Sunday, August 31, 2014, 4:00pm
Although traditional ragtime may be associated with leisure, in his School of Ragtime, Scott Joplin insisted that ragtime was music to be taken seriously and played as its composers specified.
Sunday, September 7, 2014, 4:00pm
Some of the longest-lasting impressions of a war are the images it evokes in art. For World War II there’s the photograph of the raising of the flag at Iwo Jima. For the Spanish civil war, it might be Picasso’s painting Guernica. But as we continue to observe the centennial of the War to Make the World Safe for Democracy, the war to end all wars, what are the images of World War I that stand out? UW-Oshkosh professor Marguerite Helmers will take us through World War I as it appears in art.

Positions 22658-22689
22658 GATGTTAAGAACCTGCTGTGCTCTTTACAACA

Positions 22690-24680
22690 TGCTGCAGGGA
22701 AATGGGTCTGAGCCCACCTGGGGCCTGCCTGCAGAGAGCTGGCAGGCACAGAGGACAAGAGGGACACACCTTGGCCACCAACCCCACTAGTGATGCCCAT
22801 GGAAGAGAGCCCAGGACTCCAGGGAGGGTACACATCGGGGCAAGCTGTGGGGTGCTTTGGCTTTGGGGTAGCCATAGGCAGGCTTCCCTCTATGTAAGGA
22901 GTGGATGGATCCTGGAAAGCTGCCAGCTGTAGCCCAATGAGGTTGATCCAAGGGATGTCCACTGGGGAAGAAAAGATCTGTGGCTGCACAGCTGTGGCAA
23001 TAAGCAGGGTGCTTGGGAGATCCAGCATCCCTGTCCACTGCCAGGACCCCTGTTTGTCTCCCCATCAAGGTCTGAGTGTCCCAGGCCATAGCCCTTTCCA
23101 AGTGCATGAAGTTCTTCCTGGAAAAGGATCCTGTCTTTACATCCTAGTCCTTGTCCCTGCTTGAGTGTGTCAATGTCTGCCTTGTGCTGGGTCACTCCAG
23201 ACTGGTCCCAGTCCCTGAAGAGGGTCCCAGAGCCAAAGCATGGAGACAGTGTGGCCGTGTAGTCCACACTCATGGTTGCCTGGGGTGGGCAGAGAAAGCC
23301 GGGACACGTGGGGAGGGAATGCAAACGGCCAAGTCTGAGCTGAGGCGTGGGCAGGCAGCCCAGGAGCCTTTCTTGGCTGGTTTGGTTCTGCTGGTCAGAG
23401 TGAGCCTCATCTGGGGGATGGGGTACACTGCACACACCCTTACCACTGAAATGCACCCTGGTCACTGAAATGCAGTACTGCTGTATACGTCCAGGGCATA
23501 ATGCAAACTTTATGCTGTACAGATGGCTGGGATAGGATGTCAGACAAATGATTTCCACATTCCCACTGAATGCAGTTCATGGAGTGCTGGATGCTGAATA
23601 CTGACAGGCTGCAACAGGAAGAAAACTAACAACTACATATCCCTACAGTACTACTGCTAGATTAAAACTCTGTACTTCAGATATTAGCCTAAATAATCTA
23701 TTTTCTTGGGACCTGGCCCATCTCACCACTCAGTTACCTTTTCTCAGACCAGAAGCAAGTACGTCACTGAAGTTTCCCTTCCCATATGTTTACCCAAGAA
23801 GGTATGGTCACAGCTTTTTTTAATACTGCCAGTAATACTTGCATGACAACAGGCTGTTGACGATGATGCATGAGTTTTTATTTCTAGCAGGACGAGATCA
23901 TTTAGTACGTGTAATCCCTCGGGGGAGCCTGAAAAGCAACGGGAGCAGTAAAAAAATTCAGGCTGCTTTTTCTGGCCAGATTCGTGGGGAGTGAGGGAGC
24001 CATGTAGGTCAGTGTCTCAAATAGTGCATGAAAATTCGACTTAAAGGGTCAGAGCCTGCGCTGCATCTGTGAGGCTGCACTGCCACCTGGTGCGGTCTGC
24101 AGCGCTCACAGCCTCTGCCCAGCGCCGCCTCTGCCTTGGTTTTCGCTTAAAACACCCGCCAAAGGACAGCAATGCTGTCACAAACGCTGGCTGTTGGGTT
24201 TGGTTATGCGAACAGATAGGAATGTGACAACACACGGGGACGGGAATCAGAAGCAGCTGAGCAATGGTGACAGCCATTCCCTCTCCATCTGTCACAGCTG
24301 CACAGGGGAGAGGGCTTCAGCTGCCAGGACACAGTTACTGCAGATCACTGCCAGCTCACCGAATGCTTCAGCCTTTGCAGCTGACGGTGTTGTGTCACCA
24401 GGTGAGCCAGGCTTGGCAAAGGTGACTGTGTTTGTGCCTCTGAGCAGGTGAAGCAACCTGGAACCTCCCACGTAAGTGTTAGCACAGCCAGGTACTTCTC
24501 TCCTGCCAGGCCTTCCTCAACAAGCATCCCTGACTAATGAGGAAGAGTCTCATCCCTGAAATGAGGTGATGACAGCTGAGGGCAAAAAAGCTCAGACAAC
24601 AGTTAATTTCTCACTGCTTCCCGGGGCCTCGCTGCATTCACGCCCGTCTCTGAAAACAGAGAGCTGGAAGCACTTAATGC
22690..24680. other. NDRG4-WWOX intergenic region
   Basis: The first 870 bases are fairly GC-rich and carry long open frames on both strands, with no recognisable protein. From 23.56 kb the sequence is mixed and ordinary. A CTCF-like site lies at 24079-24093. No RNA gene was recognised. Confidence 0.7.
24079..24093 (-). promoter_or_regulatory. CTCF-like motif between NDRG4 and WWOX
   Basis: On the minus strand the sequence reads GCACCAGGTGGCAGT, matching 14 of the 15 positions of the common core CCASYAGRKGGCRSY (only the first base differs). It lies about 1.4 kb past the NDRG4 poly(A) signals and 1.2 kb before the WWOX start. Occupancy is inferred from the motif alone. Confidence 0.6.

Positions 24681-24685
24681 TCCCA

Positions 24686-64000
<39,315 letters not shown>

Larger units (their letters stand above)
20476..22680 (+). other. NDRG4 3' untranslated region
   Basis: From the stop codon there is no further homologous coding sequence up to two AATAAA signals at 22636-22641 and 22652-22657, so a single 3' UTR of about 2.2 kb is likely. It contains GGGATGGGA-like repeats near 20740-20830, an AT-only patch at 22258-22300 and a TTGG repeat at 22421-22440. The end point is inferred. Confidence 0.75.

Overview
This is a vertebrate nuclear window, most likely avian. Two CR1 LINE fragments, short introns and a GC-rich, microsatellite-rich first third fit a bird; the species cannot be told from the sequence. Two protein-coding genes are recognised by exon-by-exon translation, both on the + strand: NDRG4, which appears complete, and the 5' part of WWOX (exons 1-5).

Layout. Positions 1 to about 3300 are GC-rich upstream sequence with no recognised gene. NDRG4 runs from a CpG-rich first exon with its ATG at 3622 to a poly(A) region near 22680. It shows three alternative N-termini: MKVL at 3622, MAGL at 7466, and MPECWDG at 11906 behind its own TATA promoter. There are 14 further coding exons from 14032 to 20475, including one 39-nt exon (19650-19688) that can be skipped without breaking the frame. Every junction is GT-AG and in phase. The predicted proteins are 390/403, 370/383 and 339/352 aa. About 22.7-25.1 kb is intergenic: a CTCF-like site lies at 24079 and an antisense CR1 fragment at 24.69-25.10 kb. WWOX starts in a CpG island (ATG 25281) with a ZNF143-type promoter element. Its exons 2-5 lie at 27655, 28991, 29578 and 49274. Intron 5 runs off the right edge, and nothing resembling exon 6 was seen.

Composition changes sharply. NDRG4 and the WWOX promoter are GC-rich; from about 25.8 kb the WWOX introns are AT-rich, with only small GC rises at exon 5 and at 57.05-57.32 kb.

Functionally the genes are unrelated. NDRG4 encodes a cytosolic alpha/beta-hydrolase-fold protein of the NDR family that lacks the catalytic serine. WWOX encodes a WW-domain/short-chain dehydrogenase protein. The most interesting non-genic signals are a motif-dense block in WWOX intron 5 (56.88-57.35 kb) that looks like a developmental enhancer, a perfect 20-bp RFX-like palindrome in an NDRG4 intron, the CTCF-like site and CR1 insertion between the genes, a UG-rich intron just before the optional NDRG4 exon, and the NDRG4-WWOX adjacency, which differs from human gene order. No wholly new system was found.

Sunday, September 14, 2014, 4:00pm
When the Romans withdrew from Great Britain, they left a vacuum that various people from the continent rushed to fill. Among them were the Anglo-Saxons, who pushed aside the native people and became the forerunners of what we think of as “English.” How well did the Angles and Saxons get along and what kind of religion and material culture did they have? And once the Vikings came along, what effect did they have on what would become England? In the next hour of University of the Air, Jack Niles will tell us about The Romancing of the Anglo-Saxons, separating truth from fiction in our image of the Anglo-Saxons.
Sunday, September 28, 2014, 4:00pm
She wrote brilliant poetry using few words during a life spent in the isolation of rural Wisconsin. At four, on University of the Air, biographer Margot Peters describes how talent and grit carried the poet Lorine Niedecker through periods of desperation and despair.